The Nasdaq 100 (NDX) Index projects to 1950-1957 and could get back to at or near 2000, which was the prior 'breakdown' point. The overall chart remains somewhat mixed but the long-term weekly NDX chart uptrend remains intact. Most importantly to index option traders, NDX has had substantial price swings and directional trends BOTH up and down for weeks, not days, unlike say the Dow 30. Once NDX broke out above its well-defined multiweek 1785-1870 price range, it wasn't rocket science to predict that the index was going to run to the upside.

'Rectangle' bottoms tend to have a good record of predicting a good-sized move in the direction of the breakout as the shorts scramble to cover when the index shoots above resistance that's been in place for awhile and the bulls come in less fearful and in a buying mood. In the new global economy, tech has been one of the brighter spots in earnings trends. My recent 'technical' troubles in my trading software were just solved by a new Dell Notebook PC and I'm impressed with how much power and performance it has. Technology is one of THE markets for the future as demonstrated by the powerful aforementioned long-term uptrend in the tech biggies.

Near NDX support is at 1870, with pivotal technical support at 1840, and major support beginning in the low-1800 area.


It's been a relatively low volume rally in the Nasdaq 100 tracking stock (QQQQ), but I have a new theory on volume as it relates to this key tracking stock. Less volume means less conviction and like low bullish 'sentiment' offers a contrary indicator; i.e., tends to be bullish.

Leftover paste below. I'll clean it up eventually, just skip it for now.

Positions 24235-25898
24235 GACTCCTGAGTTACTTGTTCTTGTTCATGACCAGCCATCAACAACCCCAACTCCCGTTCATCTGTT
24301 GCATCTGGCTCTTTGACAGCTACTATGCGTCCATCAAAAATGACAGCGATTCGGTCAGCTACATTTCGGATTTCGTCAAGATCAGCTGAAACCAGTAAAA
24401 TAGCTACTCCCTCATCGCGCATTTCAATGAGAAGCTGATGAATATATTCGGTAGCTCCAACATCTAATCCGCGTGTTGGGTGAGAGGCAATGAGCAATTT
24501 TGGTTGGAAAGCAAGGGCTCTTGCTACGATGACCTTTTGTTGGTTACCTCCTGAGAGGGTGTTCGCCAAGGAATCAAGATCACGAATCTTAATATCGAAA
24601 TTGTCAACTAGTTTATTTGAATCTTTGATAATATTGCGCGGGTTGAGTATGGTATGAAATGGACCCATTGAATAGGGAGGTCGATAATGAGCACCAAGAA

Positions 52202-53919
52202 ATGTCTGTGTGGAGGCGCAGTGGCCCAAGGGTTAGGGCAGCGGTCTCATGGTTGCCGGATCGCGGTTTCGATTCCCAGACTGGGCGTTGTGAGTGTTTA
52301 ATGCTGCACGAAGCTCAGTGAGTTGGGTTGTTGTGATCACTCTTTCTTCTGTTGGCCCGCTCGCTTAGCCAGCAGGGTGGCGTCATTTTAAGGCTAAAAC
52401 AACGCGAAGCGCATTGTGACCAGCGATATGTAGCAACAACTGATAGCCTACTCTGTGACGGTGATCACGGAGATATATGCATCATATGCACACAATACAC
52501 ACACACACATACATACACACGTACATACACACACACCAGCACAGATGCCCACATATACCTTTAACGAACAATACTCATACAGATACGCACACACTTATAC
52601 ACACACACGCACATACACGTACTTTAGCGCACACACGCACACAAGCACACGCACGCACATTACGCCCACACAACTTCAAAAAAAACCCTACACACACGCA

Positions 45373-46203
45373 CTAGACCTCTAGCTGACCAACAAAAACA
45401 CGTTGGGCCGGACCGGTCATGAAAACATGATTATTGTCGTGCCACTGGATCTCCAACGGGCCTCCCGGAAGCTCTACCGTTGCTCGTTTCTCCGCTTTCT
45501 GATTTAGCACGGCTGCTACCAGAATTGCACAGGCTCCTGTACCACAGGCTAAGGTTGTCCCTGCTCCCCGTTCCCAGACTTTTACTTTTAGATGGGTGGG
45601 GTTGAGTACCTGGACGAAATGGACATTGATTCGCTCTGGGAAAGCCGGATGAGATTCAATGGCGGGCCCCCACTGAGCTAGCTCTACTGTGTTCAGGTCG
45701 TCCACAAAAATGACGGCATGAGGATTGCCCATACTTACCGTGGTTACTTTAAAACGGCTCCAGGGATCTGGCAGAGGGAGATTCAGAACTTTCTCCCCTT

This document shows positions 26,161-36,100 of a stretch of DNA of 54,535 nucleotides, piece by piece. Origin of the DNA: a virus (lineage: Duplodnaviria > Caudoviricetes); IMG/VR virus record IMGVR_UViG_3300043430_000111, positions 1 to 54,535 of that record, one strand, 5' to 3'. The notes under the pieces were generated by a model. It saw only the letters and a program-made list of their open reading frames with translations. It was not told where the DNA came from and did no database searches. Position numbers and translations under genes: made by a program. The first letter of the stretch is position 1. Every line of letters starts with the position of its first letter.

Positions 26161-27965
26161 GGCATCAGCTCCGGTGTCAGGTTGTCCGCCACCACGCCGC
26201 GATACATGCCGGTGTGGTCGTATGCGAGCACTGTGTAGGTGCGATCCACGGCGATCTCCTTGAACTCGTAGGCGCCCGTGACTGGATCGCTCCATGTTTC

I wrote last two weeks ago that I was projecting a move in the Q's to the 47 area. It now looks like QQQQ could move still higher, but I don't see huge upside before stronger selling interest comes into play, especially if the stock gets back up to 49.

Near resistance is at 48, with tougher resistance likely in the 49 area, which was a prior breakdown point. Near support is at 45.25, with next support coming in at 44.25-44.0. Major support is at 43.


The Russell 2000 Index (RUT) is mixed in its pattern and best resembles a broad trading range market. Buying at the low end of the range on the last dip under 660 was a winning trade and it looks like there is more upside ahead, perhaps back to the 760 area, or the top end of RUT's broad range.

The fibonacci 55-day moving average continues to be a good trading guide as to the trend. The average initially acted as resistance (note the red arrow) and when RUT finally managed more than at 1-day close above this key average, it defined a key area of technical support.

Near resistance is in the 740 area, then at 760-763, the area of the prior top. Pivotal near support is in the 712 area then in the 702 to 694 zone.


1. Technical support/areas of likely buying interest are highlighted with green up arrows.
2. Resistance/areas of likely selling interest: red down arrows.
[Gray up/down arrows: support/resistance levels that got pierced]
3. Index price areas where I have a bullish bias or interest in buying index calls (or selling puts or other bullish strategies).
4. Price levels where I suggest buying index puts (or, adopting other bearish option strategies).

Trading suggestions are based on Index levels, not a specific option (month and strike price) and entry price for that option. My outlook often focuses on the intermediate-term trend (next few weeks) rather than the next several days of the short-term trend.

Having at least 3-4 weeks to expiration tends to be my guideline for trade entry choice. I attempt to pick only what I consider to be 'high-potential' trades; e.g., a defined risk point would equal in points only 1/3 or less of the index price target.

I most often favor At (ATM), In (ITM) or only slightly Out of the Money (OTM) strike prices in order not to 'overtrade' my account. Exit or 'stop' points, as well as projected profitable index price targets, are based on my technical analysis of the indexes.

Index Wrap Archives